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Michaél Mac Liammóir & Hilton Edwards

Partners & pioneers of Irish theatre

Adrian Murphy (opens in new window) (Europeana Foundation)

Micheal Mac Liammóir was an actor and director who, along with his partner Hilton Edwards, was a pioneer of Irish theatre and a leading cultural figure in 20th century Ireland.

Born Alfred Willmore in London in 1899 into a family with no connections to Ireland, he became a child actor. He acted in plays during his teenage years, and chose to study painting at the Slade School of Art in London. He gave up these studies however, to avoid conscription and travel abroad.

In the 1920s, he travelled across Europe. He was captivated by Irish culture, learning Irish, until he was fluent speaking and writing.

In 1924, he joined a theatrical tour of Ireland with his brother-in-law Anew McMaster's company. Adopting the name Michaél Mac Liammóir, he presented himself as a descendant of Irish Roman Catholics from Cork.

In 1927, in Enniscorthy, County Wexford, he was to meet Hilton Edwards, a British actor and theatre producer who would become his personal and professional partner.

Watch this archive film of both men in 1968 remembering the time they met

Both men wanted to found their own theatre. They had complementary talents: Mac Liammóir was an actor, designer and writer; Edwards was a director, actor, producer and lighting designer.

In 1928, they founded the Gate Theatre in Dublin.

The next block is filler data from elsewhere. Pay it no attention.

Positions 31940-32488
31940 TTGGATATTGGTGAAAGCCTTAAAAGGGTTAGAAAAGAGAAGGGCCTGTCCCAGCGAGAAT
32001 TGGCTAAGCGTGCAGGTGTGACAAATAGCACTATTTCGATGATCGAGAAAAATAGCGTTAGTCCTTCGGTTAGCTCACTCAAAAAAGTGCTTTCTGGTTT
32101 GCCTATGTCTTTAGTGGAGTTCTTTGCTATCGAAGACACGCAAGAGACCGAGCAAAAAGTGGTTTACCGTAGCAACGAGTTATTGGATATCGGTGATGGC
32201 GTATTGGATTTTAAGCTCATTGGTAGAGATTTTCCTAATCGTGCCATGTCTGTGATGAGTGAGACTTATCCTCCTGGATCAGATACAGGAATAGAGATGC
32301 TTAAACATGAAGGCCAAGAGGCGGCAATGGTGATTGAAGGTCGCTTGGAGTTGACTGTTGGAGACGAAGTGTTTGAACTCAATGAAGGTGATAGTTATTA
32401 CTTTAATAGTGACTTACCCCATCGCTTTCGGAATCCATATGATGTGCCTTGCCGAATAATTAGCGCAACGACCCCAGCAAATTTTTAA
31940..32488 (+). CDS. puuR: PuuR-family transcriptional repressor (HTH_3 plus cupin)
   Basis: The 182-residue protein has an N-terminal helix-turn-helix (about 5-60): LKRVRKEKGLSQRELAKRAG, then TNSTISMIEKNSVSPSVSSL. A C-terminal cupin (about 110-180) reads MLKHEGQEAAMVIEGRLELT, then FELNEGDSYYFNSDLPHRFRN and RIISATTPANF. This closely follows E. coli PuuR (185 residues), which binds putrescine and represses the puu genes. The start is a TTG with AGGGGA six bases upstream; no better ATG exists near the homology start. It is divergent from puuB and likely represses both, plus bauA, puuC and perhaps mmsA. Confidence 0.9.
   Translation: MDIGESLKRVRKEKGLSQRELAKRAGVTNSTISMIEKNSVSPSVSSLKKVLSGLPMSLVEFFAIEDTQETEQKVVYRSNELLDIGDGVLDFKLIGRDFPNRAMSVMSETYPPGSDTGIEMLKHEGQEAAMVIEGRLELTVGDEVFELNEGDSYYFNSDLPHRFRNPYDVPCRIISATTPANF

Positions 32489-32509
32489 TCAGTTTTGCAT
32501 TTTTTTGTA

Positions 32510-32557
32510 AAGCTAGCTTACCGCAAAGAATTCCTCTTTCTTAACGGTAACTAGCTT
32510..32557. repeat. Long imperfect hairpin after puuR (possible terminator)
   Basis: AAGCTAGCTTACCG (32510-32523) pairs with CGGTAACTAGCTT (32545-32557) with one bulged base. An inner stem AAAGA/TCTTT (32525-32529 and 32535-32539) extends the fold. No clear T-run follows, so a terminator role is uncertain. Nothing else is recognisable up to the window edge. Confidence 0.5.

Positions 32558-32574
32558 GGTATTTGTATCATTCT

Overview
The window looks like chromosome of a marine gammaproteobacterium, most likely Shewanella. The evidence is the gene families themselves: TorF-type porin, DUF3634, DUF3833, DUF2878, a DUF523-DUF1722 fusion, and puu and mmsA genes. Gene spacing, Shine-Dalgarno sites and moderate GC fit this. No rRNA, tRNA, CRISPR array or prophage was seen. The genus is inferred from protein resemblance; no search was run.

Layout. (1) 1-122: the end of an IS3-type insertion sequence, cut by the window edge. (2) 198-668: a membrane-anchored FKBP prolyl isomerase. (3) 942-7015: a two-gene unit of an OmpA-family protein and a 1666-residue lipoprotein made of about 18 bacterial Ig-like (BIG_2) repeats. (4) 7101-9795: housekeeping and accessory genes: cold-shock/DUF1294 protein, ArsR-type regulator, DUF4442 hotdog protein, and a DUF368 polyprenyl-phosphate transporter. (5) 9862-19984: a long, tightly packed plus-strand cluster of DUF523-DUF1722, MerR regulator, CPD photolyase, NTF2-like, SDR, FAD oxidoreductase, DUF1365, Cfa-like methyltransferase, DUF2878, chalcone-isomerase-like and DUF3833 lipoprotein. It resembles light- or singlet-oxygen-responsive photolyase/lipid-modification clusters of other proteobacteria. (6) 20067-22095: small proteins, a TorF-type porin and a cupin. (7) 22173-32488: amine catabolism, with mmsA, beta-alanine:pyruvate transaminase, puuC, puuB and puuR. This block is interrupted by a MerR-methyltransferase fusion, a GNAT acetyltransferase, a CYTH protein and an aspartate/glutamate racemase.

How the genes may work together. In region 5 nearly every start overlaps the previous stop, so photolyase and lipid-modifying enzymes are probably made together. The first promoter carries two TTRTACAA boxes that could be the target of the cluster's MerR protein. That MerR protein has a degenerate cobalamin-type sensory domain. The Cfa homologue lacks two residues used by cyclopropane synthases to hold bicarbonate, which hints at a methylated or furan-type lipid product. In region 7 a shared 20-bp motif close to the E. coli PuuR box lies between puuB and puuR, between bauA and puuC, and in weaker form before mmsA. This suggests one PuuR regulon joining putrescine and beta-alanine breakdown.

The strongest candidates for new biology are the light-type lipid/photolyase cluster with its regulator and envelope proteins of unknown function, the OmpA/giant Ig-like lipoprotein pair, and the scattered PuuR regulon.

In the first season, they presented seven plays, including Henrik Ibsen's Peer Gynt, Eugene O’Neill's The Hairy Ape and Oscar Wilde's Salomé. The Gate Theatre became known for introducing Dublin audiences to new European and American plays, as well as classic and modern Irish theatre.

Alongside developing the Gate Theatre, through the 1930s, Mac Liammóir and Edwards established themselves as major figures in the Irish cultural scene.

By the 1950s, their careers had moved into film and cinema, alongside theatre.

In 1953, Mac Liommóir played Iago in Orson Welles' film version of Othello with Hilton Edwards playing Brabantio. In 1964, Mac Liammóir wrote and performed a one man show The Importance of Being Oscar - based on the life and work of Oscar Wilde - for the new Irish television station Telefís Éireann which had been founded at the end of 1961.

Hilton Edwards was to take a significant role in Telefís Éireann - in 1961, he became the television station's first Head of Drama.

These are mere highlights in their long careers - Hilton Edwards directed more than 300 plays for the Gate Theatre, while Michaél Mac Liammóir published many books, painted and acted in many plays and films.

Mac Liammóir and Edwards were a couple at a time when homosexuality was illegal in Ireland. Irish society for the majority of the 20th century was conservative and Catholic. It was not until 1993 that homosexuality was decriminalised. Mac Liammóir and Edwards did not 'come out' in the way we may understand today, nor did they refer to themselves as a couple. Irish society simply did not have an understanding or the words for such things.

Recognising his status as a leading cultural impressario, in 1969 on his 70th birthday, Ireland's leading television show, the Late Late Show, broadcast an episode in tribute to Michaél Mac Liammóir. In this, Michaél speaks about Hilton Edwards as his partner and refers their 'life at home'.

See a clip from the Late Late Show tribute here

Michaél Mac Liammóir died in 1978, aged 78. Hilton Edwards died in 1982, aged 79. Both men are buried alongside each other in Saint Fintan's Cemetery, Sutton, Dublin.